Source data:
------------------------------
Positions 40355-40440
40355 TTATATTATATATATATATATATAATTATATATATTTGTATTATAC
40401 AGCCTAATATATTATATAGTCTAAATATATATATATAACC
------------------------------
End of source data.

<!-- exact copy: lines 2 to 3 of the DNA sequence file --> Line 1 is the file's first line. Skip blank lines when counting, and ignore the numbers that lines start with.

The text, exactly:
40355 TTATATTATATATATATATATATAATTATATATATTTGTATTATAC
40401 AGCCTAATATATTATATAGTCTAAATATATATATATAACC